Colouring the Caribbean: Race and the art of Agostino Brunias

Posted in Arts, Books, Caribbean/Latin America, History, Literary/Artistic Criticism, Media Archive, Monographs on 2017-12-29 02:19Z by Steven

Colouring the Caribbean: Race and the art of Agostino Brunias

Manchester University Press
December 2017
272 pages
Hardcover ISBN: 978-1-5261-2045-8
eBook ISBN: 978-1-5261-2047-2

Mia L. Bagneris, Jesse Poesch Junior Professor of Art History
Tulane University, New Orleans, Louisiana

Colouring the Caribbean offers the first comprehensive study of Agostino Brunias’s intriguing pictures of colonial West Indians of colour – so called ‘Red’ and ‘Black’ Caribs, dark-skinned Africans and Afro-Creoles, and people of mixed race – made for colonial officials and plantocratic elites during the late-eighteenth century. Although Brunias’s paintings have often been understood as straightforward documents of visual ethnography that functioned as field guides for reading race, this book investigates how the images both reflected and refracted ideas about race commonly held by eighteenth-century Britons, helping to construct racial categories while simultaneously exposing their constructedness and underscoring their contradictions. The book offers provocative new insights about Brunias’s work gleaned from a broad survey of his paintings, many of which are reproduced here for the first time.


  • Introduction
  • 1. Brunias’s tarred brush, or painting Indians black: race-ing the Carib divide
  • 2. Merry and contented slaves and other island myths: representing Africans and Afro-Creoles in the Anglxexo-American world
  • 3. Brown-skinned booty, or colonising Diana: mixed-race Venuses and Vixens as the fruits of imperial enterprise
  • 4. Can you find the white woman in this picture? Agostino Brunias’s ‘ladies’ of ambiguous race
  • Coda – Pushing Brunias’s buttons, or re-branding the plantocracy’s painter: the afterlife of Brunias’s imagery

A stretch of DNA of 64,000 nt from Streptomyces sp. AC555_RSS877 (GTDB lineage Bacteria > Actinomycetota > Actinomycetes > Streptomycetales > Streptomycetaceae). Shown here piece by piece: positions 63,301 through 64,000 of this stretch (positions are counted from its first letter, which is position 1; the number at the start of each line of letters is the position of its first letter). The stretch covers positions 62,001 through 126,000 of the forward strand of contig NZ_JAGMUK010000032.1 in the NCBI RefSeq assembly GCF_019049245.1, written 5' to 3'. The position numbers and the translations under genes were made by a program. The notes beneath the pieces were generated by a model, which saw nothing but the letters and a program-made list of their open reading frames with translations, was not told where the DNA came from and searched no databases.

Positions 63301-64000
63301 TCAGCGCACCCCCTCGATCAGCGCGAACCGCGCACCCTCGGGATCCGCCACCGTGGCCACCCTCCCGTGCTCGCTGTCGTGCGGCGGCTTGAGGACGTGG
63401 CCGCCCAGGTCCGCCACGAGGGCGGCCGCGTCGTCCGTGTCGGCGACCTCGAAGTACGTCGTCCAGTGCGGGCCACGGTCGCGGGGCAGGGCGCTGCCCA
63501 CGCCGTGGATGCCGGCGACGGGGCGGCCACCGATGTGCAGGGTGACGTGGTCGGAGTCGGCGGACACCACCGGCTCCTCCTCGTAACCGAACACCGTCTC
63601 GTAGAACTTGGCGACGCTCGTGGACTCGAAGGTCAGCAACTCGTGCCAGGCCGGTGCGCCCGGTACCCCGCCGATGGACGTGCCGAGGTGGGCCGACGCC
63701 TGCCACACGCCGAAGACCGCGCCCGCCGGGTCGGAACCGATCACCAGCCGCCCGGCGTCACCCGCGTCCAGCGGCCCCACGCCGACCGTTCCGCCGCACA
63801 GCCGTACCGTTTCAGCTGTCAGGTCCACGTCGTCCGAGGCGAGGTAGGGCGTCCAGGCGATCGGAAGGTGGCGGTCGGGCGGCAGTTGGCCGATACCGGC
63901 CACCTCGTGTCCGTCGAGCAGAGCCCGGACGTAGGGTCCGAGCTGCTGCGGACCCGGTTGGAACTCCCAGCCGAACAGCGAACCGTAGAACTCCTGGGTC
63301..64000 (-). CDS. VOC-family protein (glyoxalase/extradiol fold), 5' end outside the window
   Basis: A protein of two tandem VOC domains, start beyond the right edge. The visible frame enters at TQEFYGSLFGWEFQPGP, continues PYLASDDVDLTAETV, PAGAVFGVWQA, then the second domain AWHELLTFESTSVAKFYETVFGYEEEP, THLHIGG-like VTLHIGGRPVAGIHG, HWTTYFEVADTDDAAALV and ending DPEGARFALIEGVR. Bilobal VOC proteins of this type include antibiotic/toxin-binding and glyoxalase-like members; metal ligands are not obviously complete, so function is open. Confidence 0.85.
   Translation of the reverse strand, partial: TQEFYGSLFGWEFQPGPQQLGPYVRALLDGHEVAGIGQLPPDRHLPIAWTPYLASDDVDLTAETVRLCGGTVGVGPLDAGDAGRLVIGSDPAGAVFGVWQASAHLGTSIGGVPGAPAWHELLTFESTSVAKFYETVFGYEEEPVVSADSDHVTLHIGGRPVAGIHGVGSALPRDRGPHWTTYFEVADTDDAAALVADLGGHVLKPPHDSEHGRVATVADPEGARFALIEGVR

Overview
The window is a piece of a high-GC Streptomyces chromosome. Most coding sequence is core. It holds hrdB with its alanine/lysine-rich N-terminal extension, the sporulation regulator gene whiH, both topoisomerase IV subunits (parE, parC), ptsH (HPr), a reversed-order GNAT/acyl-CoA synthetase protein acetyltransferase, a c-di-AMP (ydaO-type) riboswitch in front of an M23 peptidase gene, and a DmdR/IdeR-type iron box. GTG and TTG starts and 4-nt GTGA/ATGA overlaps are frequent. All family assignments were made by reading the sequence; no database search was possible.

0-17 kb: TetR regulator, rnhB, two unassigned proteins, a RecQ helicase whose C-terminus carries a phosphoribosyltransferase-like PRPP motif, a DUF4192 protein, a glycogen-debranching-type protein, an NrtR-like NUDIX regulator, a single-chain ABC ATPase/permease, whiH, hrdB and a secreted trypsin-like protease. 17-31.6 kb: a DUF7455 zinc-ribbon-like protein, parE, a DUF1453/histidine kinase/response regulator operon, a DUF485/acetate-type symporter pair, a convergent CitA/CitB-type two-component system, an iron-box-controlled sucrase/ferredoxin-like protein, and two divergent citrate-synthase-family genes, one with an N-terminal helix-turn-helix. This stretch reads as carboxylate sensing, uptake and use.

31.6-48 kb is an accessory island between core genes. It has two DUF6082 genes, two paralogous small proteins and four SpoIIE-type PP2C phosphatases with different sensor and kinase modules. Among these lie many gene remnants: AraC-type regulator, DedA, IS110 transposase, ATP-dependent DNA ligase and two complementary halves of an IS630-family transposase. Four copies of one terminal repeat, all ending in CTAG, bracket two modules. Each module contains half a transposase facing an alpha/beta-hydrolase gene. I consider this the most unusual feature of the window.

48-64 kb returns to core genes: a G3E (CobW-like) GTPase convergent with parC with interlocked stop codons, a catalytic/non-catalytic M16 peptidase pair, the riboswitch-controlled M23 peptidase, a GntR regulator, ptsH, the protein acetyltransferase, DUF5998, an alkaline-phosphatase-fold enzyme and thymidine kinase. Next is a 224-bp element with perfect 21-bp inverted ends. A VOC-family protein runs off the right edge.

• Index
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Race and the Obama Administration: Substance, Symbols and Hope

Posted in Barack Obama, Books, Media Archive, Monographs, Politics/Public Policy, United States on 2017-06-08 01:57Z by Steven

Race and the Obama Administration: Substance, Symbols and Hope

Manchester University Press
160 pages
June 2017
Hardcover ISBN: 978-1-5261-0501-1
Paperback ISBN: 978-1-5261-0502-8
eBook ISBN: 978-1-5261-0503-5

Andra Gillespie, Associate Professor
Department of Political Science
Emory University, Atlanta Georgia

  • Employs a novel comparative analysis of the Clinton, Bush and Obama Administrations to determine if Obama’s performance on racial issues differed significantly from his immediate predecessors
  • Does distinct analyses of Barack Obama’s performance on substantive and symbolic issues of importance to African Americans
  • Uses a commissioned public opinion data set of black voters to probe attitudes toward President Obama and explanations for his performance on racial issues
  • Encourages readers to consider the ways that institutional constraints on the presidency and candidates’ campaign choices limit the role of the president to address racial issues